Personal Logs... Memories
"...You Just Have To Choose It"
Far too often my thoughts find themselves pondering all of the things I will never get to do again because of my disability and it's a sure pathway to depression for me. However, I have found a way to at least come to terms with it as best that I can anyway and each time I do it gets a little easier to push the depression aside.
I think about how I will never get to load a pack and disappear for a while into the wilderness like I used to. I had plans to do that at least a few more times hopefully but it is no longer an option now. That makes me sad to think about on a very deep level. But instead of thinking about all of the places I will never get to see now, I make myself remember all of the places I have been fortunate to see with my own eyes because there are a lot of people who have not been as fortunate as myself.
Though it was not Denali, Everest, or anything so grand I have climbed and stood atop more than one mountain and overlooked the world below me with nothing but the sound of the wind to interrupt the moment. When you get above the snow line it is so quiet at times that you realize your ears are straining to pick up some kind of sound, anything to break the silence, and even if you do hear something the air is thin and you could be hearing something half a mile away but it sounds like it is right next to you. It is one of my favorite places in the world to be.
I have seen the Pacific and the Atlantic oceans.
I have sat on a plateau in the middle of the desert talking to coyotes under a sky so full of stars it boggles the mind with the Milky Way slicing across the sky from horizon to horizon and it was so dark that the stars were not just white lights, you could see blue, green and red as well in the densest clusters.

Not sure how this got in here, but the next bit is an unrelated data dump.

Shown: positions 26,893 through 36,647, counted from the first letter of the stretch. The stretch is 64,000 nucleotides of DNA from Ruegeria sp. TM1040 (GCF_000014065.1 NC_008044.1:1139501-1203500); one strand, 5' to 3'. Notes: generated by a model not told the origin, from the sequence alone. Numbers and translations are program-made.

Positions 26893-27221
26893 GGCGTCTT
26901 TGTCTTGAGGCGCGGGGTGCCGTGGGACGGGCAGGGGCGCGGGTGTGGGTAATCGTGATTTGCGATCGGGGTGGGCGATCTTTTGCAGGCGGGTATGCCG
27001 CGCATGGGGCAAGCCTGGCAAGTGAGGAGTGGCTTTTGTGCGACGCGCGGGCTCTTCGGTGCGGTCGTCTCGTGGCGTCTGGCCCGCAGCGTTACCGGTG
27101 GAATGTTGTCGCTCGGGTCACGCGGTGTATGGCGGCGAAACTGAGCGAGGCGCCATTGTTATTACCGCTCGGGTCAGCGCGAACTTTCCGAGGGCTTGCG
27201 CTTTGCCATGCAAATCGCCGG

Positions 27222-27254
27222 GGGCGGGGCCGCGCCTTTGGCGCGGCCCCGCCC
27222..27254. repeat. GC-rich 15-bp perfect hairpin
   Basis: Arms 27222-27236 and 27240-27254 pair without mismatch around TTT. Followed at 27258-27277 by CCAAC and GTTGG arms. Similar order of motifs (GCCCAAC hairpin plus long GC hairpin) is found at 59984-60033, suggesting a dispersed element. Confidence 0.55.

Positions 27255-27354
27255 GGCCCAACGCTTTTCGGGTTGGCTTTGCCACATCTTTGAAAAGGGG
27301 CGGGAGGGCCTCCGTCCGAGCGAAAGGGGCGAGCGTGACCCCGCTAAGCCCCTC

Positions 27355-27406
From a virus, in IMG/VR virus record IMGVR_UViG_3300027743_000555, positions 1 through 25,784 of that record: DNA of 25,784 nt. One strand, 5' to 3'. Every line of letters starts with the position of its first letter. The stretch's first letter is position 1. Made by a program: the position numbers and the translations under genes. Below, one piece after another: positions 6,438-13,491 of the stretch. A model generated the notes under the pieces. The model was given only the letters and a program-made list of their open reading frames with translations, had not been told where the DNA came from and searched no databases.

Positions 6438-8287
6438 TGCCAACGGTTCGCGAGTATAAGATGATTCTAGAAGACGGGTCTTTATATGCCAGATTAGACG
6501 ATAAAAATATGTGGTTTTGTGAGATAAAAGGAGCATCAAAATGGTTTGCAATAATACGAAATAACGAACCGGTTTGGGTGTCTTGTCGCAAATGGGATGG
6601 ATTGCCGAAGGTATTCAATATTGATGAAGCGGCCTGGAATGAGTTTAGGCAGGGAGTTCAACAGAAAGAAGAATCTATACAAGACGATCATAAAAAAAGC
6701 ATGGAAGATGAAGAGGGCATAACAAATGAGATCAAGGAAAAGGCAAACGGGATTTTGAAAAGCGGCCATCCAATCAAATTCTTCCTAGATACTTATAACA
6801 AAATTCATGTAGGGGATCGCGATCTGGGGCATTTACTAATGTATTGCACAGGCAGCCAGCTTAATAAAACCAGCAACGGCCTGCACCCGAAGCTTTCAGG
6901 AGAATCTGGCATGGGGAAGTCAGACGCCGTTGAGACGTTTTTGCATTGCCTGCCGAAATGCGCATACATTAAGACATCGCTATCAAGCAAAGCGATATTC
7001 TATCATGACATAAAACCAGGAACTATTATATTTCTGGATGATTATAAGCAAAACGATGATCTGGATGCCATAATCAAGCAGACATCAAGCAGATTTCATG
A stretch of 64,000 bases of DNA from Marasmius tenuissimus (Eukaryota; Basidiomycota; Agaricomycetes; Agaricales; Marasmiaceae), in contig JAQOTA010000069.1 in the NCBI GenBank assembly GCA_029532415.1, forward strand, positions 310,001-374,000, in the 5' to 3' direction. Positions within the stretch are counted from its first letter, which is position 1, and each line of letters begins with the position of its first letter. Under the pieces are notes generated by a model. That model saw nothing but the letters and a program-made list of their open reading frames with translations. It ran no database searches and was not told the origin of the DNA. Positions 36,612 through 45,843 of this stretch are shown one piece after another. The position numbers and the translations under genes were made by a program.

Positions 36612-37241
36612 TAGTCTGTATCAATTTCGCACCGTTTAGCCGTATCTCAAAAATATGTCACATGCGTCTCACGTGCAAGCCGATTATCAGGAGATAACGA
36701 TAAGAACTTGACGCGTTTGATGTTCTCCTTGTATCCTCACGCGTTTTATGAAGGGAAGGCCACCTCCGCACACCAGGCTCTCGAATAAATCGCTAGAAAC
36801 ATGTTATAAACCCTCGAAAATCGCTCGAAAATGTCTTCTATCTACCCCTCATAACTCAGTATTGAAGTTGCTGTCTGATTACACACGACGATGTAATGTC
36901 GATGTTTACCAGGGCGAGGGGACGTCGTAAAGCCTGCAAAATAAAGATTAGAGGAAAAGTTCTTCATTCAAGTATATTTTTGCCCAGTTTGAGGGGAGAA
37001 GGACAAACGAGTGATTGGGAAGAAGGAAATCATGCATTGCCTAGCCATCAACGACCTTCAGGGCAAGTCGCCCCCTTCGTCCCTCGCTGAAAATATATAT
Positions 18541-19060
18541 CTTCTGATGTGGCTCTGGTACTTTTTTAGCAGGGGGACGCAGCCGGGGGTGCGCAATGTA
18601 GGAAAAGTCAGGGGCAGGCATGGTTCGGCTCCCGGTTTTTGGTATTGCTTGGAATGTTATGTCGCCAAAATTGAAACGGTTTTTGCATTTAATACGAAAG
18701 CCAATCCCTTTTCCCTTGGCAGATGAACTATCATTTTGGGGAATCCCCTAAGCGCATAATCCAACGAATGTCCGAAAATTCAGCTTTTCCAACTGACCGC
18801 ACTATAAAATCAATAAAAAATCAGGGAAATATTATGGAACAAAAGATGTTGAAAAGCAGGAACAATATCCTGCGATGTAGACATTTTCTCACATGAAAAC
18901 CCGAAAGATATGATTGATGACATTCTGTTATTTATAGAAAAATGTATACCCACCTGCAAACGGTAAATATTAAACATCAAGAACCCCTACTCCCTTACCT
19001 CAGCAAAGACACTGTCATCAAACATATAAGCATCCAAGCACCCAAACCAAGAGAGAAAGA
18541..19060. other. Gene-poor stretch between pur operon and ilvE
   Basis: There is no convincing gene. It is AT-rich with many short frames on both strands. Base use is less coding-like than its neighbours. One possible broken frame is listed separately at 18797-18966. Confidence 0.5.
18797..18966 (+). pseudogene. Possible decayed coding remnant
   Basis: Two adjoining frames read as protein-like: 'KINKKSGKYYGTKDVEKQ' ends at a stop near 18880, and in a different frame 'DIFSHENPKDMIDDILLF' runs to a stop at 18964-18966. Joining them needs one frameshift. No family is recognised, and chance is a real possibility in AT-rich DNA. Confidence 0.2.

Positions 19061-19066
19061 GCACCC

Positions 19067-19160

I have seen the Northern lights from the deck of a ship in the Bering sea and witnessed glaciers calving enormous slabs of ancient ice into the ocean.
I have spent time in the swamplands of the south and I have seen the jungles of central and south America and jumped into a cenote in Mexico.
I have seen the ranges of the Rockies, the Appalachians, the Cascades, and part of the Andes.
I have been to New York City, Miami, Los Angeles, San Diego, Seattle, Denver, Detroit, and many other major cities here in America as well as more small towns across this country than I could ever hope to count.
And then there are all of the people that I met along the way, all of the different cultures I experienced, and all of the things I learned in those travels.
People always ask "How did you afford to do all of that traveling?"
First one must realize that this was a very, very different world back then, it was much safer and far less restrictive than it is now. Hitchhiking was a very common form of travel back then and I did my fair share of it but I also hopped trains to get where I was going, and I, of course, put in a lot of windshield time as well as eating up the road on a motorcycle.